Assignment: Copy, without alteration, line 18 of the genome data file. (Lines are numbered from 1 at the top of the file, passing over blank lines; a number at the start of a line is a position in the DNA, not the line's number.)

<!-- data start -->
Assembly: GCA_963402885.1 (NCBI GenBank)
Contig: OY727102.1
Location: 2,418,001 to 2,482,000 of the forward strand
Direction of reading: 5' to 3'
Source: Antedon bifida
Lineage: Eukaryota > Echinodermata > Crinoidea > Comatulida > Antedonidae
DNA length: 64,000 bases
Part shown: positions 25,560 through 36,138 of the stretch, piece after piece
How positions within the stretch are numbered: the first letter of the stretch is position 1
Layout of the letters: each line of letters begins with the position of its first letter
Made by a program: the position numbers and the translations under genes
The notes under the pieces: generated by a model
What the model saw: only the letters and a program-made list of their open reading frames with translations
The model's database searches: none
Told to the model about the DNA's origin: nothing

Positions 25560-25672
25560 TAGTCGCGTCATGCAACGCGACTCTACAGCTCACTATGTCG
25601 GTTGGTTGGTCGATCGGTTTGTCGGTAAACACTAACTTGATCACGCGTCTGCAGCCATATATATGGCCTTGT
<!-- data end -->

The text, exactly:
25601 GTTGGTTGGTCGATCGGTTTGTCGGTAAACACTAACTTGATCACGCGTCTGCAGCCATATATATGGCCTTGT